The FOMC will meet on Tuesday next week and the market is in complete panic-mode, with Fed Fund futures having priced in a roughly 50/50 likelihood of either a 75 bp or 100 bp rate cut. It seems that no matter how much the Fed cuts, it wonâ€™t be enough to satisfy the market. Much of the hysteria developed on Friday as news broke of a NY Fed orchestrated bail-out of a key US brokerage. Prior to Friday, Fed Fund futures had not priced in any prospect of a 100 bp rate cut. When thinking of the Fedâ€™s decision, itâ€™s important to keep the troubled brokerageâ€™s plight in perspective as it was uniquely positioned to feel the pain of the mortgage-backed securities meltdown. This suggests other financial institutions are not necessarily in the same boat and that fears of a systemic collapse in banks is not warranted. That said, major banks and brokerages are reporting 1Q earnings next week and there will undoubtedly be additional write downs of impaired debt and likely quarterly losses at some firms. But the horizon clears up significantly after the 1Q results are out of the way.
Turning back to the Fed, the near-tem US economic outlook has clearly weakened, with retail sales falling in February the latest evidence of consumersâ€™ retreat. The Fed has provided significant easing so far and looks to offer more as a short-term insurance, but the sixth-month outlook is largely a done deal at this point regardless of what the Fed does on Tuesday. My own expectation is that the Fed will deliver relatively less of a rate cut than markets are clamoring for, leaving room to maneuver in the event the downturn becomes more pronounced or prolonged. From a policy standpoint, the Fed is pursuing rate cuts to improve credit availability, but those efforts are stymied by the on-going credit squeeze. The Term Securities Lending Facility (TSLF) announced this week is intended to unblock the credit log-jam, but it wonâ€™t come into effect until the end of March. Before the Fed begins slashing rates further, I think they will want to see how the TSLF works. I look for a 50-75 bps rate cut from the Fed on Tuesday; prior to today I would have squarely expected only 50 bps.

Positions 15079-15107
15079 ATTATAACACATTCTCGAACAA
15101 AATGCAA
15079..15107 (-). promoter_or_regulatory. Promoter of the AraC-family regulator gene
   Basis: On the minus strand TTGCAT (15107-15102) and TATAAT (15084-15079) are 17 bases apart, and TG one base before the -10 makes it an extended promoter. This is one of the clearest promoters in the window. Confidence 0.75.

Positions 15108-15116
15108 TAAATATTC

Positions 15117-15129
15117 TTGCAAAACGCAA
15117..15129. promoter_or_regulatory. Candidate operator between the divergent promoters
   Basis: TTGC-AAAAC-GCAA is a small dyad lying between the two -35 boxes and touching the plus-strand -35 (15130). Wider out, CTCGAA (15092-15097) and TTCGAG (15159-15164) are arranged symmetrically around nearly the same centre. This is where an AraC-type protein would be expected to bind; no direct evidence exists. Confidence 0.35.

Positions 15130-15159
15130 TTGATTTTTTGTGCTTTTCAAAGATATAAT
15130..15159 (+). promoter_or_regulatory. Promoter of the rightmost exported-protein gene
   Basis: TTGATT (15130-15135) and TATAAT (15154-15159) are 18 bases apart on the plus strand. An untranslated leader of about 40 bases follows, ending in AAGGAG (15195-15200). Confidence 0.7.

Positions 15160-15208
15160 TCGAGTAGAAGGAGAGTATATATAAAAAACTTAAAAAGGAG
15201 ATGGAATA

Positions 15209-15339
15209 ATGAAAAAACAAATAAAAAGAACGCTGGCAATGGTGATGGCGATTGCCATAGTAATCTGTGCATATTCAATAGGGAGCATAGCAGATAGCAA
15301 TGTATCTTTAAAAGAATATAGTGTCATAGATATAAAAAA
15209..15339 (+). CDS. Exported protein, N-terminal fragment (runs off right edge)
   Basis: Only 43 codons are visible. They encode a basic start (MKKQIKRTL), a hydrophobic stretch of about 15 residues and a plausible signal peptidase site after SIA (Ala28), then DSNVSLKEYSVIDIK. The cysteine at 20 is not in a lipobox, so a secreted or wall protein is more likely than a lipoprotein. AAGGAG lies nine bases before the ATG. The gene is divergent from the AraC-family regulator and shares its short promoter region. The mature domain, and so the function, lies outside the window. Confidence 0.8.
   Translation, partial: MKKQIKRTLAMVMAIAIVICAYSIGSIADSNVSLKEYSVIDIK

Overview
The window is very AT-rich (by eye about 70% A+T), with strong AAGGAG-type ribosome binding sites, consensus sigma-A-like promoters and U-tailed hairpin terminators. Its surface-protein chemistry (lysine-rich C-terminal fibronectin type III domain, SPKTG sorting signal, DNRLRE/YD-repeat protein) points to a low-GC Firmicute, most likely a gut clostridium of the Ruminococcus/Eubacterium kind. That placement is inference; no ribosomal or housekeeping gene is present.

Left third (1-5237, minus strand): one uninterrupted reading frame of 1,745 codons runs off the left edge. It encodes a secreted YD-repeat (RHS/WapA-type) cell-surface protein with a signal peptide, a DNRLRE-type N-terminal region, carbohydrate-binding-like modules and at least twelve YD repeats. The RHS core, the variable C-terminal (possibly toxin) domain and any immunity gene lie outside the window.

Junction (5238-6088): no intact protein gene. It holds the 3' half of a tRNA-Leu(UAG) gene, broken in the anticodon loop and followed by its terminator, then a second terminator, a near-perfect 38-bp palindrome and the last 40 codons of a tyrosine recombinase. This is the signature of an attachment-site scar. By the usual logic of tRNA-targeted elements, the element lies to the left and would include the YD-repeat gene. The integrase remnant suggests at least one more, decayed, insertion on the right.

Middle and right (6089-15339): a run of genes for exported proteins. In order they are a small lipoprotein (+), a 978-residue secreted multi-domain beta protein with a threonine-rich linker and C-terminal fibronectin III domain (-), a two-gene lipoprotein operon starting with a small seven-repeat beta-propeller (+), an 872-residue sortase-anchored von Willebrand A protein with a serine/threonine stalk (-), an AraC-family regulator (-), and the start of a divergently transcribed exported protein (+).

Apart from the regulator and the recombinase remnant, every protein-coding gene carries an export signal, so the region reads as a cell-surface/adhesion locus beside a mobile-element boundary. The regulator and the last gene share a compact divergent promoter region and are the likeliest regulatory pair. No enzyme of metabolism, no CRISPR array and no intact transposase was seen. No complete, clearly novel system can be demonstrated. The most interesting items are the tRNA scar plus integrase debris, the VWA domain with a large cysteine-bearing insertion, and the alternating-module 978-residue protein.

Key events to watch next week
Remember that the Easter Holiday is approaching and itâ€™s a big holiday time for Europeans and Americans, so look for liquidity to thin out toward the end of next week and remain below normal in the following week.
US data kicks off on Monday with the 4Q current account deficit, March NY Fed Empire Manufacturing Index, TIC data, industrial production and capacity utilization and the March NAHB Housing Market Index. Tuesdayâ€™s highlight will be the FOMC rate decision in the afternoon, but the morning sees Feb. PPI, housing starts and building permits. Only weekly mortgage application data is out on Wednesday. Thursday sees Weekly jobless claims, the March Philadelphia Fed index, and Feb. leading indicators. No data is slated for Good Friday.
Eurozone data is relatively light next week. On Monday weâ€™ll see 4Q Eurozone employment; Tuesday sees the release of a new growth forecast from the RWI institute in Germany; Wednesday sees Jan. Eurozone trade balance and construction output; Thursday sees Feb. German producer prices, preliminary March manufacturing PMIâ€™s for Germany, France and the Eurozone; Friday sees Feb. French consumer spending and Jan. Italian retail sales.
UK data begins on Tuesday with Feb. CPI/RPI. Wednesday will see the BOE MPC minutes released, along with Feb. employment data and the CBI March industrial trends report. Thursday sees Feb. retail sales, Feb. money supply and public sector borrowing requirements.
Japanese data begins on Monday morning in Tokyo with the Jan. Tertiary Industry Index followed in the afternoon by the final January leading economic index. Tuesday afternoon sees Feb. nationwide department store sales. Wednesday morning sees the January All Industry Activity index and the governmentâ€™s monthly economic assessment. Friday afternoon sees Feb. convenience store sales.